You’ll need to disconnect the washer fluid line:

And the park-assist sensor cable (if equipped) before pulling too hard on the bumper.

7: Loosen, but do not remove the headlights

Three Torx on top:

One Torx at the front:

No need to do much more than that for now.

8: Remove ACC radar and temperature sensor

Use an Allen key to remove the sensor, including bracket from the crash bar. The temperature sensor has a pin in the center that can be pushed out, and then pushed through the back-side. Be careful with this, as I did break the bracket (sponsored by Gorilla Glue, now!). STM included a new bracket, which I took the opportunity to mount (T27 again, I believe).

9: Remove the horns and let them hang

T27 – unscrew them and let them hang.

10: Remove the remainder of the bolts for the crash bar

This gets tricky – As you remove these, you’ll notice that the entire radiator assembly tries to slide down – It’s important that you note roughly where this was when you started, hindsight, you might even want to take a 2×4 or something else relatively flat to place under the radiator mount (at the bottom) to ensure it doesn’t slide at all. If it does, you risk that your hood won’t line up anymore, and it will need to be adjusted a bit (more on that later).

11: Removal of the crash bar

Slide the headlights out and to the sides of the car, creating a bit of wiggle room for your crash bar – you’ll lift up and rotate away from the car, and it should slide past the headlights.

12: Remove the factory intercooler

Using a flathead screwdriver, loosen both hose clamps. You may need to use the flathead to get the hoses lose, but I did not. Using a <size> socket, remove the two bolts holding down the factory intercooler. This should now just lift straight off.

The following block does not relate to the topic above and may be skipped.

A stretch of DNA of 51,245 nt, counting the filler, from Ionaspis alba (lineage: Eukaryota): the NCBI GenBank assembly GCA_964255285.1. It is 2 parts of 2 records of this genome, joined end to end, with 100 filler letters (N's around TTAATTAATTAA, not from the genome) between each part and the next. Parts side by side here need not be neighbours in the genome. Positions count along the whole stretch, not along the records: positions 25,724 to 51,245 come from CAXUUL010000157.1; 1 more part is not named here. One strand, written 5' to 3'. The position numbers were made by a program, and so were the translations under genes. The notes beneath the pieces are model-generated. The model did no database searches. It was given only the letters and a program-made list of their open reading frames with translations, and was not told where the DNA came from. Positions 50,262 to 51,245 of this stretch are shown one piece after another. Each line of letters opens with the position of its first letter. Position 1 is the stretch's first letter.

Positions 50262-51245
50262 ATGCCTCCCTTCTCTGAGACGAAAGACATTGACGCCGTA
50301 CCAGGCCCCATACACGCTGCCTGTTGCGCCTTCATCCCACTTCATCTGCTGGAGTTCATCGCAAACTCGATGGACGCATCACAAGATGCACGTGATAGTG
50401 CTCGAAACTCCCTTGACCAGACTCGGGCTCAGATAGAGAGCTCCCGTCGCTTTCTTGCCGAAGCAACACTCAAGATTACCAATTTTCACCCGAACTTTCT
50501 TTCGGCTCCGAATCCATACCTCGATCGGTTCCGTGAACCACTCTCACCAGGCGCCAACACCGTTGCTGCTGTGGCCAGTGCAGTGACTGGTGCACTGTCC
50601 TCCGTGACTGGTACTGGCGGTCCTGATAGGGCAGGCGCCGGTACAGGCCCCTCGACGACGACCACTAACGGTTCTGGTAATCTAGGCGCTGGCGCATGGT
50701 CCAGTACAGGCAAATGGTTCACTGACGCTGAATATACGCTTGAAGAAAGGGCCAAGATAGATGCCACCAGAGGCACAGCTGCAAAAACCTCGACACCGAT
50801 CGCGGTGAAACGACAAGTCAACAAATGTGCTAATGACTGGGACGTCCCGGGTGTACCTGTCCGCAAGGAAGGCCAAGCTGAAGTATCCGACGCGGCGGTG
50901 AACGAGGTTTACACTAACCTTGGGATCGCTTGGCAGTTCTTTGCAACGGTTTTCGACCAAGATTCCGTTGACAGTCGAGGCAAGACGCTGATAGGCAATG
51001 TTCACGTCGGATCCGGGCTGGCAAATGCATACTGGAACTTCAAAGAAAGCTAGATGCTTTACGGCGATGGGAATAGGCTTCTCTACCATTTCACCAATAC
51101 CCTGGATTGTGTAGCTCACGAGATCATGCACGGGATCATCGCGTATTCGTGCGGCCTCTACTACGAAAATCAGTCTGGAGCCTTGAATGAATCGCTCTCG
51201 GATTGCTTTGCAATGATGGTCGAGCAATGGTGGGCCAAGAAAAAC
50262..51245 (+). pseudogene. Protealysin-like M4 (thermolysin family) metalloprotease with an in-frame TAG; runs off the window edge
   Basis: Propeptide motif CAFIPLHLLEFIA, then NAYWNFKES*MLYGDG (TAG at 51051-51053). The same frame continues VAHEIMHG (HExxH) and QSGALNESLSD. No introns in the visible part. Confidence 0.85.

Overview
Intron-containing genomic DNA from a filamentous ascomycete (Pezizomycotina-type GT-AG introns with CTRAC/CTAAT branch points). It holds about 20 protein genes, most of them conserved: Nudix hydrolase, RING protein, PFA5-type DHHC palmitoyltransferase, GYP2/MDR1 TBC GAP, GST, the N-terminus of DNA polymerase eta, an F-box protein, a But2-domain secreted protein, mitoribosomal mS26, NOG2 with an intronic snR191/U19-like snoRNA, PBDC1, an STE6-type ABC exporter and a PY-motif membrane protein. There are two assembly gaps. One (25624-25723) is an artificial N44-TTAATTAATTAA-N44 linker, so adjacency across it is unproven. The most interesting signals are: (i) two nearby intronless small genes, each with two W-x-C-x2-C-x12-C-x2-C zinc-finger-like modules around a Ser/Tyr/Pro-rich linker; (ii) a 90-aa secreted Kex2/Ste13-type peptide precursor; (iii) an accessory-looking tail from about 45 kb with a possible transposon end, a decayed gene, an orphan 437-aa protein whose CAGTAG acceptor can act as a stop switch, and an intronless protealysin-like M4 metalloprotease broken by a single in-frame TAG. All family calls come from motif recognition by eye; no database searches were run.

13: Installation of the STM intercooler

Pretty straight forward, slide the hoses over the ends of the intercooler, and tighten down.

14: Rebuilding the car!

Pretty much go through everything in reverse order. Here are the ‘gotchas’ I ran into during re-assembly:

  • When you re-install the crash bar, make sure that it’s in pretty close to the same position it was when you took it off.
  • Re-installing the hard-to-reach screw inside the wheel well – There’s no really good way that I found to do this, so I took my watch and wedding band off, and literally just shoved my hand up there until i made it fit. I did shove a head-lamp inside so that I could have a bit of light. YMMV…
  • When you close the hood, you may find that it doesn’t line up. If needed, there are a pair of T30 screws on each hood latch bar (left and right side of the underside of the hood). Screw these in and out as needed to ensure alignment.
  • Once you get these aligned, you can lower/raise the rubber bump-stops up or down to ensure that the hood doesn’t rattle while closed and fits nice and snug. I personally aimed for the point where I didn’t need to slam it, but could close it gently and then simply “push” down to get each side to latch.

6 thoughts on “2018 (8V) Audi RS3 Intercooler Install Guide

  1. Just wanted to say, thanks for this! Not sure yet if I want to tackle this myself or not, but your guide makes it sound much easier than I thought!


    1. Excellent! Glad to hear it! Please feel free to post questions during the install, or send an email on the contact form and I can try to be available in real-time when you’re tackling it should you run into any challenges. This was the first major dismantle I’ve done to a modern car (1979 Toyota Celica doesn’t count!) and I was hesitant myself.


  2. Thanks for the info.

    To put those hard to reach screws back into the bumper from the back. Use an extendable magnet. Put the screw on top of it, and use the magnet to just start the screw. It will stay in place until you can slide a torx in there to tighten it.



    1. Great tip, thanks for reading! I’ll try that on my turbo inlet install tomorrow if needed.


  3. Michael Cornell March 31, 2022 — 9:01 pm

    I am curious to know what you think the total install time is.


    1. Having never done it before, it was about 8 hours, I think that right now I could knock it out in about 3.

      Hardest part are the bolts on the sides of the bumper.